necessities to more than double over the last ten months. >> translator: the government says it will cut the price of meat, but it's still expensive. >> translator: i can't get by because of the high inflation. >> reporter: iran is also under international military pressure. israel has previously launched preemptive strikes on neighboring countries it suspects of planning to build nuclear weapons. the united states and other nations are staging what some has called the largest ever joint military drill in the persian gulf. but ahmadinejad said there's still room for diplomatic negotiations. >> translator: our negotiating stance has been if western countries provide us with 20% enriched uranium, we have no intention of producing it. we have presented many proposals to western kocountriecountries. i hope they will remain at the negotiating table. >> reporter: iran's president says he's open to talks on the nuclear issue. western leaders say he's just trying to buy time. ahmadinejad is scheduled to speak to the u.n. on wednesday. it will be his last general chance to impair the recovery. nh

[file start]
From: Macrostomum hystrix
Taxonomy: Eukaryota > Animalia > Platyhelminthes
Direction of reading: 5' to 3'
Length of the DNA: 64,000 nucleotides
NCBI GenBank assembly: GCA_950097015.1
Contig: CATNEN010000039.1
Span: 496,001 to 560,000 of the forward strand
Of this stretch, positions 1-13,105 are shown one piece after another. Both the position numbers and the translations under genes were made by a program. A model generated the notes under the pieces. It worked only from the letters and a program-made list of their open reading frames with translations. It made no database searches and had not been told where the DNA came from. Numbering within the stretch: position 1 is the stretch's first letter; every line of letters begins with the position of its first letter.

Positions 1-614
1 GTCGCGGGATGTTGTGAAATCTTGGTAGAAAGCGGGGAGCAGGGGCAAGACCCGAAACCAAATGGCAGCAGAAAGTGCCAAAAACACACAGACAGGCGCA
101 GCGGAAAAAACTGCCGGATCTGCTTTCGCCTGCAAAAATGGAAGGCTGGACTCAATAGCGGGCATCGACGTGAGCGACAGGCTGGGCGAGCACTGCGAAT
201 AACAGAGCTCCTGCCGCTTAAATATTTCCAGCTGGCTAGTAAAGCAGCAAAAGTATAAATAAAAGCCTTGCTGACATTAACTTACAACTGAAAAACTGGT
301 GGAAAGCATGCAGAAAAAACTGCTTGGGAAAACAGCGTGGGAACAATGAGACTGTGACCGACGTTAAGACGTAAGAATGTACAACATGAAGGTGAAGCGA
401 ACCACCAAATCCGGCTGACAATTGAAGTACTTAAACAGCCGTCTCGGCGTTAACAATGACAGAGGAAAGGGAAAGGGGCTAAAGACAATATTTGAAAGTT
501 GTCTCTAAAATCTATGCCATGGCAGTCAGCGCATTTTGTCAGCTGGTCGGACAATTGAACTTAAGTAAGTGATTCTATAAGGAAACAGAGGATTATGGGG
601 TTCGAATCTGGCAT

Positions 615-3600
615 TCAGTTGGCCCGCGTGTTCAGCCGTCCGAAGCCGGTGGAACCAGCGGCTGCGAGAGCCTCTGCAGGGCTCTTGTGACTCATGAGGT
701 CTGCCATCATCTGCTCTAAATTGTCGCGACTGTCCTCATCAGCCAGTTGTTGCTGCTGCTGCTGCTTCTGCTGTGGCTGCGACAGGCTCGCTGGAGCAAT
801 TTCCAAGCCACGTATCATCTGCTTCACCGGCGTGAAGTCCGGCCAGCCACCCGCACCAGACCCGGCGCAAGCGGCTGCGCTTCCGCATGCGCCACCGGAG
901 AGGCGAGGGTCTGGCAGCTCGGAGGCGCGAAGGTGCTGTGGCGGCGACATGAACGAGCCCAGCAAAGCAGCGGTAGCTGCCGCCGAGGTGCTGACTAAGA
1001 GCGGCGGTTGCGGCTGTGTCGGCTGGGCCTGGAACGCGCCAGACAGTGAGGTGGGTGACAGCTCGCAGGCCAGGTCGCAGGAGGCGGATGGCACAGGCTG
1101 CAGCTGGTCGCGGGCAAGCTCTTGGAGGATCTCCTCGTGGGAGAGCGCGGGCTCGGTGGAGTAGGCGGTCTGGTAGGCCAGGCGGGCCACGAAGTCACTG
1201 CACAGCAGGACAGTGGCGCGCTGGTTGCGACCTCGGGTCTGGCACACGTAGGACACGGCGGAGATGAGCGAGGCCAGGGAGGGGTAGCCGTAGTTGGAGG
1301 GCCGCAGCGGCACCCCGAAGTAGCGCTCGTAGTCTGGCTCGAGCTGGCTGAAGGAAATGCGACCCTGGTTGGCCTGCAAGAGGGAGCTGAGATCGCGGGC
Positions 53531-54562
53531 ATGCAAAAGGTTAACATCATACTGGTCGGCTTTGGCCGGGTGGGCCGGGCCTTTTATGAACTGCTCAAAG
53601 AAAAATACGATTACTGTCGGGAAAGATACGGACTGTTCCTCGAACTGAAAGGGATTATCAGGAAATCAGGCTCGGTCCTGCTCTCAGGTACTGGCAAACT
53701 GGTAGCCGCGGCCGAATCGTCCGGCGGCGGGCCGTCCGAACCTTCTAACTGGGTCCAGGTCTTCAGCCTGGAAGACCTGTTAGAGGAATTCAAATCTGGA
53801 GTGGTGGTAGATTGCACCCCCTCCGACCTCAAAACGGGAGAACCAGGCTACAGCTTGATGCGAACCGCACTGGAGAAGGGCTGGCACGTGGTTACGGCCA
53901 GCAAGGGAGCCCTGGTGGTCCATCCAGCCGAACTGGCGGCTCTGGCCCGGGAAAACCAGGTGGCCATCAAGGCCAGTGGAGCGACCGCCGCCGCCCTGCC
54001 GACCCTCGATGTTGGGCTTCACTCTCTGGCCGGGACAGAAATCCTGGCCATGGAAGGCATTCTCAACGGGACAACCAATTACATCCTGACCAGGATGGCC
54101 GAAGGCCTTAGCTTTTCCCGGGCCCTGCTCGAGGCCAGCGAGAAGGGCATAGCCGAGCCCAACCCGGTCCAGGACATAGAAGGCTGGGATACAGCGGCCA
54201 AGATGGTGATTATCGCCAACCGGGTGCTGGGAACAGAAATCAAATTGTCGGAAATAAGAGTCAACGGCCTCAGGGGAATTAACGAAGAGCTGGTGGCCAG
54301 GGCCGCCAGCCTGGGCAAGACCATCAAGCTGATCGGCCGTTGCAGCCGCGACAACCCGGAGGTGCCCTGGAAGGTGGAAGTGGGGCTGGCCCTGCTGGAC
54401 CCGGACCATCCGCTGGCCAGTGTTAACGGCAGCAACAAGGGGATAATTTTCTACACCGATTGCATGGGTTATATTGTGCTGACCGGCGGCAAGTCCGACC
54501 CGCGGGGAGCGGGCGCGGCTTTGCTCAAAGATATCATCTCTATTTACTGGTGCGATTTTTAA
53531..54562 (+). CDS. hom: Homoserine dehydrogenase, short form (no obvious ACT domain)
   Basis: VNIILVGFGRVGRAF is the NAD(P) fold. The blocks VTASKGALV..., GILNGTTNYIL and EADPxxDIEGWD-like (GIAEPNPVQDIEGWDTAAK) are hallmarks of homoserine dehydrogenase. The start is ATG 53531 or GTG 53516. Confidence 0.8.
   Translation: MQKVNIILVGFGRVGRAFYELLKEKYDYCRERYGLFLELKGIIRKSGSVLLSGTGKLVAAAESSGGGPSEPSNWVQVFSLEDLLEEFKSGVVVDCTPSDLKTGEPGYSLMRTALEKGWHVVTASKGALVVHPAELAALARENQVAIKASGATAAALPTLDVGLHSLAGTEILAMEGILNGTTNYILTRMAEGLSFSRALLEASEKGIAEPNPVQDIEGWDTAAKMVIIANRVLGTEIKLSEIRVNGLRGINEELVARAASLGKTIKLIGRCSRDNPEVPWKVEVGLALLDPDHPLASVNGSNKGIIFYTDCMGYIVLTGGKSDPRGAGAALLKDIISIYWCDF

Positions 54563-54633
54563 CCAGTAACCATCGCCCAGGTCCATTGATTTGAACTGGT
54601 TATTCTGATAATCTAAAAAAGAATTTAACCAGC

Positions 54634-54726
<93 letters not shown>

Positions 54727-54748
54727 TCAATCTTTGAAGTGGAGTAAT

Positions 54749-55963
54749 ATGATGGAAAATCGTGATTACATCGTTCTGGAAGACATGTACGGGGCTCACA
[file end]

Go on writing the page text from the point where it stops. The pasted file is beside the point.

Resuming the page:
, nausea, their eyes are watering. >> while george w. bush was president, the government changed some of the laws that protected the nation's drinking water. >> ♪ so it all goes back to 2005 ♪ ♪ bush said gas drillers didn't have to comply ♪ ♪ with the safe drinking water act ♪ ♪ before too long it was "frack, baby frack" ♪ ♪ until the break of dawn >> with fracking that's not properly regulated comes another threat -- the release of toxic gas into the air. >> so, on top of the drinking water being contaminated and undrinkable, the air is also posing a serious health problem, as well. >> alex is from the environmental working group. they want to prevent pollution. rachel works for a company that represents the gas industry. they want to help america benefit from an important source of fuel. both sides probably agree on one thing... >> ♪ now, it's not that drillers should never be fracking ♪ ♪ but the current regulation is severely lacking ♪ ♪ reduce the toxins, contain the gas and wastewater ♪ ♪ and the people won't get sick ♪ ♪ and the planet won't